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Opinion | Mothers, Absent and Present


To the Editor:

Sparing a Thought for Absent Mothers,” by Amanda Hess (Critic’s Notebook, Jan. 15), was brilliant and heartfelt and let us in to her own challenges as a mother. Bravo.

Here’s my problem with “The Lost Daughter” and the other stories cited in her article. It’s all about upper-middle-class, privileged, usually white women who have the money, the space and the support to get lost. For most mothers who do not have nannies, housekeepers and husbands willing to take up the slack, this is a fantasy that is annoying in its exclusivity.

I was a single parent, with reduced lunch coupons, limited after-school care and some family support, and this article fills me with revulsion. Motherhood is a blessing, a gift, sometimes a curse — often fatiguing and maddening, but a job we do because of love, obligation and the ability to submerge our own egos for the sake of raising children who feel loved.

Felicia Carparelli
Chicago

To the Editor:

Re “Top Colleges Accused of Colluding to Limit Financial Aid to Students” (news article, Jan. 11):

The antitrust lawsuit filed against 16 elite universities, including six in the Ivy League, has the potential finally to put an end to those schools’ corrupt “pay to play” admissions practices.

By taking advantage of an exemption from the antitrust laws, these schools promised not to consider an applicant’s financial-aid status or wealth in making admissions decisions. Nonetheless, they (like virtually all elite colleges and universities) admittedly give admissions preferences to the children of donors and of just plain rich people, whom they see as potential donors.

Even so-called legacy preferences at such schools are generally given to the children of only alumni who have contributed money. For example, a study of Harvard concluded that alumni children lose most of their admissions advantage if they apply for financial aid.

Since the students at the elite colleges and universities are preferred for the top jobs in America and since these schools select their students in part based on their families’ wealth or position, we have in effect created a hereditary aristocracy in the United States similar to that of titled personages in a monarchy. This must end.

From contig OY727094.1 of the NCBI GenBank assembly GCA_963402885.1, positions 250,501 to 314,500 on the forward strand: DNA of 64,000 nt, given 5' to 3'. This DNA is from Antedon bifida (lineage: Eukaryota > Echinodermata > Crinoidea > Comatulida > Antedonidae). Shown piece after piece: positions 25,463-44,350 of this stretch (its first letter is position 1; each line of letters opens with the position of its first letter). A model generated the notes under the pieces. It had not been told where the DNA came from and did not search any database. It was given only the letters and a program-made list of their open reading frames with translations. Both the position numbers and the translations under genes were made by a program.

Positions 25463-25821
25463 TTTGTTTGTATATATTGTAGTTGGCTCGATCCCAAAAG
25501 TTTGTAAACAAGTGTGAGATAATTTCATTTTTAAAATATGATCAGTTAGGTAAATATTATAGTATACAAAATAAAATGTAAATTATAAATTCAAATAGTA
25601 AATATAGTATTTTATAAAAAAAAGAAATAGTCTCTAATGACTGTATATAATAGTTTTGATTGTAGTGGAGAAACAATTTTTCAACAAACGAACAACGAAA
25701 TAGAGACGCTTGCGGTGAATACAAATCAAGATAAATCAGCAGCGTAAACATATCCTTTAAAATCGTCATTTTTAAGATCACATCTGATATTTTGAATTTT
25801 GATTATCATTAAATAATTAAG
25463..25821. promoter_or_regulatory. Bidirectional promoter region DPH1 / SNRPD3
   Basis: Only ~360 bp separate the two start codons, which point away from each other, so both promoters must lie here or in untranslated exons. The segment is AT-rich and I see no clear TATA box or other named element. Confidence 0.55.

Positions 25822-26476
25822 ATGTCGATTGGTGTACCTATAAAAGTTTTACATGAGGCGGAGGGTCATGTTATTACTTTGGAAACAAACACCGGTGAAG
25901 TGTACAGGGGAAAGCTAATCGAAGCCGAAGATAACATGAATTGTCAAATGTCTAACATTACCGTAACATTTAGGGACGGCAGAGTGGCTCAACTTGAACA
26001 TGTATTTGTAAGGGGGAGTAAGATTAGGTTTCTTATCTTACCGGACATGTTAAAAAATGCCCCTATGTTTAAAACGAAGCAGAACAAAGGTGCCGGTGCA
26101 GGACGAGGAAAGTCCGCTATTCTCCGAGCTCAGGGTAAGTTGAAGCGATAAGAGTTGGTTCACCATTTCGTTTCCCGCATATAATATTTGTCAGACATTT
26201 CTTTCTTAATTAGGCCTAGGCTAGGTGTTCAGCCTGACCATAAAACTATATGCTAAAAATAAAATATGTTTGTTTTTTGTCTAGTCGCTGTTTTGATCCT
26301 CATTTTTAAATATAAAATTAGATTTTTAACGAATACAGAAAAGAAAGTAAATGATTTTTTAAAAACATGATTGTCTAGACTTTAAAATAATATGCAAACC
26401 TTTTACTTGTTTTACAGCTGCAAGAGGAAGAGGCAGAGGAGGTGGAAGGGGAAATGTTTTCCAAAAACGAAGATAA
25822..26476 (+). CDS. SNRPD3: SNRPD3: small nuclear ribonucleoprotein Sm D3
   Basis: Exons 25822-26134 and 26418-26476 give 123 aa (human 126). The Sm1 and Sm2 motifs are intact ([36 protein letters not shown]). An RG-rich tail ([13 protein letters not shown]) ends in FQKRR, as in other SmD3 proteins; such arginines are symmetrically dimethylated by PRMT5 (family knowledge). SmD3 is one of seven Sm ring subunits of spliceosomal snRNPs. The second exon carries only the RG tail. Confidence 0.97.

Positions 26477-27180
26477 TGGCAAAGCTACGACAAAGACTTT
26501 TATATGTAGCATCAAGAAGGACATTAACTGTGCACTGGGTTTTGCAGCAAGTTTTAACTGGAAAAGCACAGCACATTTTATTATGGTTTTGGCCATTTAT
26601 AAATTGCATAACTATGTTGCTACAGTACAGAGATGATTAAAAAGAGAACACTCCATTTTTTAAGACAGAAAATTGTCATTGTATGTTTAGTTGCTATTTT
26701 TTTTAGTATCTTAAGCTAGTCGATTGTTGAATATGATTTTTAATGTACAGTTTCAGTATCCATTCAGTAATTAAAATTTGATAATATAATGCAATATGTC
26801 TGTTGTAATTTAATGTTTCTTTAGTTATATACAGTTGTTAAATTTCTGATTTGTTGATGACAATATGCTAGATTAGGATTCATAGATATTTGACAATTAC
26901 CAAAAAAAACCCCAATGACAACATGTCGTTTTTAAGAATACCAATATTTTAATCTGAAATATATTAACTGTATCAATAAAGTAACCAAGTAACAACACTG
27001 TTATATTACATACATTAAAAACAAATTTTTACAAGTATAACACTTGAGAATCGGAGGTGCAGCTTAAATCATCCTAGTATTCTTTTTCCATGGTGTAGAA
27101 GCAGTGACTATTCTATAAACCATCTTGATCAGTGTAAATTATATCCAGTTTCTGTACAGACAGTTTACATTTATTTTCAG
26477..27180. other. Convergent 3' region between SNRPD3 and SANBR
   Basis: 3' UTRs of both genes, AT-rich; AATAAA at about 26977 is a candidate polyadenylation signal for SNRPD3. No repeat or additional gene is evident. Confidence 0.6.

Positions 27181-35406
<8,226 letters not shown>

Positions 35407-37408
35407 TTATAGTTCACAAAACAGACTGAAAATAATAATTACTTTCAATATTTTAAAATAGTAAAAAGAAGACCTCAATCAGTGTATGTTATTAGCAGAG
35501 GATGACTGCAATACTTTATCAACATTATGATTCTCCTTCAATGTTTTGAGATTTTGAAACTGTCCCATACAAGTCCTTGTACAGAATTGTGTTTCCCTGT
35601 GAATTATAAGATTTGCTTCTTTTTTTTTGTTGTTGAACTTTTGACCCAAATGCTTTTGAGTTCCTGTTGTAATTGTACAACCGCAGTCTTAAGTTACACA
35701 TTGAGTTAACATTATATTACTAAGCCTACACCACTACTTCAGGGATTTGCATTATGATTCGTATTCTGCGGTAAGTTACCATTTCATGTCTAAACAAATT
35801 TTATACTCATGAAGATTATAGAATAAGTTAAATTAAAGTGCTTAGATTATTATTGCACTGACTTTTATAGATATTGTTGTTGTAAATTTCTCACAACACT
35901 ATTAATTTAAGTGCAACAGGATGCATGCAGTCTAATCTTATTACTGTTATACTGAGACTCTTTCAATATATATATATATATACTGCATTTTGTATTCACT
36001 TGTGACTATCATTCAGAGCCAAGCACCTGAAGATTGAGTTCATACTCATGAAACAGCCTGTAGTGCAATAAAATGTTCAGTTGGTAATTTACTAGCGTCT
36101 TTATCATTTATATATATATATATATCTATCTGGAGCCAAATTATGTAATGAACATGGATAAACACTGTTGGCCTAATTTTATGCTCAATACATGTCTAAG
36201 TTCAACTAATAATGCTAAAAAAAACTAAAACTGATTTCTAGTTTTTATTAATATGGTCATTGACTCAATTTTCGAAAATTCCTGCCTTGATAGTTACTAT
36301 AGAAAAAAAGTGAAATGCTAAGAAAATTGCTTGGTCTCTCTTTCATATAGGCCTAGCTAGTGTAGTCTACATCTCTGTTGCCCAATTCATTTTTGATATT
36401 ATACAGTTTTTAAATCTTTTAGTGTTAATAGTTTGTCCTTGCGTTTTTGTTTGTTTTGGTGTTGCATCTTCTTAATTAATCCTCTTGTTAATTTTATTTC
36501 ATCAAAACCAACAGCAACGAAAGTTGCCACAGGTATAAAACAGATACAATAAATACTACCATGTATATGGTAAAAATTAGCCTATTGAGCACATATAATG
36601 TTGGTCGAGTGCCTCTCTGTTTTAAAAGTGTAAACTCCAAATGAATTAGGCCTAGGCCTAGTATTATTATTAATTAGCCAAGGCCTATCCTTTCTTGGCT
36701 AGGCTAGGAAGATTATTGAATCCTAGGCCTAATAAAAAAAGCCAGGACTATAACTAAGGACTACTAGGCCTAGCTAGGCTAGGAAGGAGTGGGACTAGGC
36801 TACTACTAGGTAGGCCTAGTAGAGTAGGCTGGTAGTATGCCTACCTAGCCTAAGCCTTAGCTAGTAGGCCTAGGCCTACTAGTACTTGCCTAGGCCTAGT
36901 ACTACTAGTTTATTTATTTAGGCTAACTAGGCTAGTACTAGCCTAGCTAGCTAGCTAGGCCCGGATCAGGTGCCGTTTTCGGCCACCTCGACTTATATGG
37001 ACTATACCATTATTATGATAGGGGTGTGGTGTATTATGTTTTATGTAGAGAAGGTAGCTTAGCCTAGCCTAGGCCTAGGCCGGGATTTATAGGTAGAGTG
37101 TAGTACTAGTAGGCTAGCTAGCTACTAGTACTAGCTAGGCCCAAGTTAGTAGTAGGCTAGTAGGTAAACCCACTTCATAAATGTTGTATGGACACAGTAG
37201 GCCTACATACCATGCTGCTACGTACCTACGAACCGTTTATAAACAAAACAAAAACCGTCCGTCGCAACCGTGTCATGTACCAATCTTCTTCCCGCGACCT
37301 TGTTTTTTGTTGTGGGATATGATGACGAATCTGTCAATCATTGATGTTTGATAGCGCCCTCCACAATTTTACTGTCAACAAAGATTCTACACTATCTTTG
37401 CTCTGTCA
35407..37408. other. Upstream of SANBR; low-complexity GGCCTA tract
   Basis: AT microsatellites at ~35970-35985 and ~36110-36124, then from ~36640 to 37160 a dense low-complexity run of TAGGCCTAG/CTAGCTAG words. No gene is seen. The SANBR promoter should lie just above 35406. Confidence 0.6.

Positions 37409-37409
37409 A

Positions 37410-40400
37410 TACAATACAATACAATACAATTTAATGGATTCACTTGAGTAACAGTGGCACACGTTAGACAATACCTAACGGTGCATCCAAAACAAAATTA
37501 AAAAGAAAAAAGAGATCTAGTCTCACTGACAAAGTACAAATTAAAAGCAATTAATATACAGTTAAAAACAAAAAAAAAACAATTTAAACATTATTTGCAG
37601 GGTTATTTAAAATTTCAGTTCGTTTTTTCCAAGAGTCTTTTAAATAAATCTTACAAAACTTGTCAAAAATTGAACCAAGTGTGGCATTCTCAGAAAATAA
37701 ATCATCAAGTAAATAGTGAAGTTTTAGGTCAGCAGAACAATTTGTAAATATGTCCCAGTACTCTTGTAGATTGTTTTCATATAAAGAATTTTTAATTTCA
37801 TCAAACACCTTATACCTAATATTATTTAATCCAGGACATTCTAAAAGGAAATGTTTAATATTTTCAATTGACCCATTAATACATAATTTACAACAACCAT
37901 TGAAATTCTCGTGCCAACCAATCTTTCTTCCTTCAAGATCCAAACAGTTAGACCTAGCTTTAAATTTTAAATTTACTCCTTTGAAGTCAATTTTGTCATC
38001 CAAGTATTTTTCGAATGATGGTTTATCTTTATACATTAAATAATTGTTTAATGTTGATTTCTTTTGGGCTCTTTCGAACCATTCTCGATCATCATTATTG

Jonathan Zell
Columbus, Ohio
The writer is a lawyer.

To the Editor:

Re “Is Paganism Replacing Christianity?,” by Christopher Caldwell (Opinion guest essay, Jan. 3):

That humans have always been able to twist a doctrine of faith into something that serves their own ends doesn’t mean that there is no such thing as a pure faith. The heart of Christianity is uncomplicated. It is the Christ figure himself and his plain-spoken request of all of us to honor our obligation to each other: “Love one another as I have loved you.”

He healed the sick, the wounded and the despairing without judgment wherever he found them. He welcomed with a natural affection those whom society cast aside: lepers, adulteresses, Samaritans. He turned to the criminals hanging on crosses either side of the one on which he was dying and said, “Today you will be with me in Paradise.”

Notwithstanding the unfortunate rigidities and intolerances that came to be associated with the Christian faith, there remains at its core in the person of Christ the best and most shining example we have of pure mercy and love’s power to heal.

Margaret McGirr
Greenwich, Conn.

To the Editor:

Increased manufacturing in the United States is important for job growth and national security, as aptly discussed in “Made in America, Again” (Business, Jan. 7).

While innovations such as those made by the Port Gibson, Miss., garment factory mentioned in the article can lead to more jobs, today’s domestic manufacturing work force is not adequate in size or skill sets for current needs, let alone for future expected growth.

After generations of Americans witnessed the migration of well-paying manufacturing jobs to other countries, they’ve come to believe that such opportunities no longer exist here.

What’s needed is a coordinated effort to make manufacturing “cool” again and show that modern manufacturing jobs are exciting and, with the right vocational training, create a clear path to a good and fulfilling life.

As educators and scientists who are developing innovative manufacturing technology, we have to excite kids about advanced manufacturing, so they see it as a great career choice.

Gary Fedder
Pittsburgh
The writer is director of the Manufacturing Futures Institute at Carnegie Mellon University.

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